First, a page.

Thursday, August 24, 2006

Inside the Mind of Militant Islam

By Klaas Brobbel

When Ayatollah Khomeini began his cassette tape ministry while in exile during the mid-1970s little did he know the impact it would have on Islam as a whole. Within a few years his sermons became very popular taking the Islamic world by storm. His brand of orthodoxy revitalized Islam, which for centuries had taken a back seat in relation the Western ways. In the end he retuned victoriously to his native Iran and subsequently became the most powerful person in the country.

The power of the cassette tape was not lost on many other Islamic preachers who followed him. Today, hundreds of thousands of such cassette tapes are available in the bazaars across the Middle East and find their way well beyond that region of the world. These messages have militarized Islam and Muslim youth especially are greatly attracted to it. Cases in points are the recent arrests of seventeen young Muslims in Canada and the arrests of others earlier this month in Great Britain on terrorist charges. Those of us who do not speak Arabic will need to rely on those who do to tell us what these massages contain. This raises the question, "Should we care?"

The other day, while scanning through nearly 100 e-mail reports dealing with the persecution of Christians and issues related to Islam and Hinduism I came upon a twelve page article written by Emmanuel Sivan who teaches history at The Hebrew University in Jerusalem. The article Eavesdropping on Radical Islam, draws on research for a project conducted for the Twentieth Century Fund (you can find this article at

Professor Sivan has done a phenomenal job by listening and analyzing hundreds of sermons from over 30 popular Islamic preachers in the Arab world. His study enables us to get right into the Islamic mind and thinking to see for ourselves the unyielding non compromising spirit of militant Islam.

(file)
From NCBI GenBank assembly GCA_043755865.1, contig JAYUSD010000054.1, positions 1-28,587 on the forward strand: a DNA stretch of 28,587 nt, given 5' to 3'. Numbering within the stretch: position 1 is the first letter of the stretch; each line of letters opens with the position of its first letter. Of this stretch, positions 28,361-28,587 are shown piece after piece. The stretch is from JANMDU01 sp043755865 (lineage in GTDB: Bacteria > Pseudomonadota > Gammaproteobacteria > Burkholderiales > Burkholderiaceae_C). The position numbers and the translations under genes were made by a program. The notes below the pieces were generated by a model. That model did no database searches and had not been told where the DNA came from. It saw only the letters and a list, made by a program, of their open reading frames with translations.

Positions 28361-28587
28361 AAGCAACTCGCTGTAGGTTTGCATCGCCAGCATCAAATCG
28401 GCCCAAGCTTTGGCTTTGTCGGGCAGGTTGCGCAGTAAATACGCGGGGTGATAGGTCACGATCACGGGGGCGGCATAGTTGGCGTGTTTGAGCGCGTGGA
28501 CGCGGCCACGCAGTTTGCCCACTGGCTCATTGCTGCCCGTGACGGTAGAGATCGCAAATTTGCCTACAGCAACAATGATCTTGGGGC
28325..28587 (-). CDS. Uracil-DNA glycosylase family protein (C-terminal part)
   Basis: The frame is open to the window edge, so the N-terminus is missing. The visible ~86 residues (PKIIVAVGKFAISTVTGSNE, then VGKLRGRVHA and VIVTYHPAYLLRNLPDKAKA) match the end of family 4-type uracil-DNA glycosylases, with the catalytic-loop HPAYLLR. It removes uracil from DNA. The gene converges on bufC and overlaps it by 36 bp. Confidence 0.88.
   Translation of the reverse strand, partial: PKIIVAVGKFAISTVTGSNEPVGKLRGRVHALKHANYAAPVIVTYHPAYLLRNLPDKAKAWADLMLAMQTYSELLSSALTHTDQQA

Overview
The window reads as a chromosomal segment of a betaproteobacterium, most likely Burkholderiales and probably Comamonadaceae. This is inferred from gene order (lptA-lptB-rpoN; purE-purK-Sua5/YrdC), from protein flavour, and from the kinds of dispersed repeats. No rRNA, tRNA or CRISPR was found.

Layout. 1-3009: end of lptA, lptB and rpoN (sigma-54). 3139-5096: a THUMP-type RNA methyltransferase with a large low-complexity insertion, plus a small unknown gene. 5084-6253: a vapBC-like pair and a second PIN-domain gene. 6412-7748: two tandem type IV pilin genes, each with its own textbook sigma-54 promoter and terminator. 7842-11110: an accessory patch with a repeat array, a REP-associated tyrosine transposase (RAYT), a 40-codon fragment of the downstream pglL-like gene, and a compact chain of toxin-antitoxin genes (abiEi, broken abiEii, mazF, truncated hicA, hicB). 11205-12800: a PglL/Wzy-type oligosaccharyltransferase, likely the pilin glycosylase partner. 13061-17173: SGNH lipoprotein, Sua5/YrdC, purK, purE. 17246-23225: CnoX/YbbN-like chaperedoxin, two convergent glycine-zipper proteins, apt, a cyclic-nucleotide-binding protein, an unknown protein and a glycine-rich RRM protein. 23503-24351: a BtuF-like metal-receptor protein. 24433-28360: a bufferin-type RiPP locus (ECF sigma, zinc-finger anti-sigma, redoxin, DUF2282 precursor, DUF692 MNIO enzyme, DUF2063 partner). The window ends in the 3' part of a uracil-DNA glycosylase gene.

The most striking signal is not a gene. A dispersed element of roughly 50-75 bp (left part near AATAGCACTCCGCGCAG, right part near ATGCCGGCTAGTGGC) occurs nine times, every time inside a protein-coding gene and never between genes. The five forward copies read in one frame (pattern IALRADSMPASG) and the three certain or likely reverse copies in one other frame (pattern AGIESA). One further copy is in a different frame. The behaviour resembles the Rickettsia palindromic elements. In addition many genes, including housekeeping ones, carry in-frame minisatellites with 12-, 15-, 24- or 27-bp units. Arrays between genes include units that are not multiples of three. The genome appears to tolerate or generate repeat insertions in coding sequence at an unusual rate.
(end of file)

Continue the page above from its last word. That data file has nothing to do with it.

While much of their analyses regarding democracy and Western society are right, their methods to correct the wrongs are not. As Christian we believe that people have a right to be wrong. To force everyone to have the same belief (which would ultimately fail anyway) would create a world where terror would reign supreme.

So, should we be concerned? The answer is, "Yes we should." The influence that these men have over a new generation of Muslims is frightening and does not bode well for the freedoms we so easily take for granted.

Sivan concludes his article with the warning: "Westerners debating the question of Islam and democracy would do well to listen to these voices, representing as they do the hegemonic discourse in the Islamist movement. When Islamists talk to each other rather than for external consumption, the talk is clearly and unambiguously anti-democratic. And so would be their behaviour should they seize power."

(Klaas Brobbel is the Executive Director of The Voice of the Martyrs in Canada)

1 comment:

James Meyer said...

I have read your blog and find it worth reading farther. I believe there must be a dirrerent way to deal with the Islamic world other than trying to cram western democrocy down there throats with I believe will cause more hatred towards the west.

On another note I have just recieved a copy of Extreme Devotion and I think is should be a must read for all christions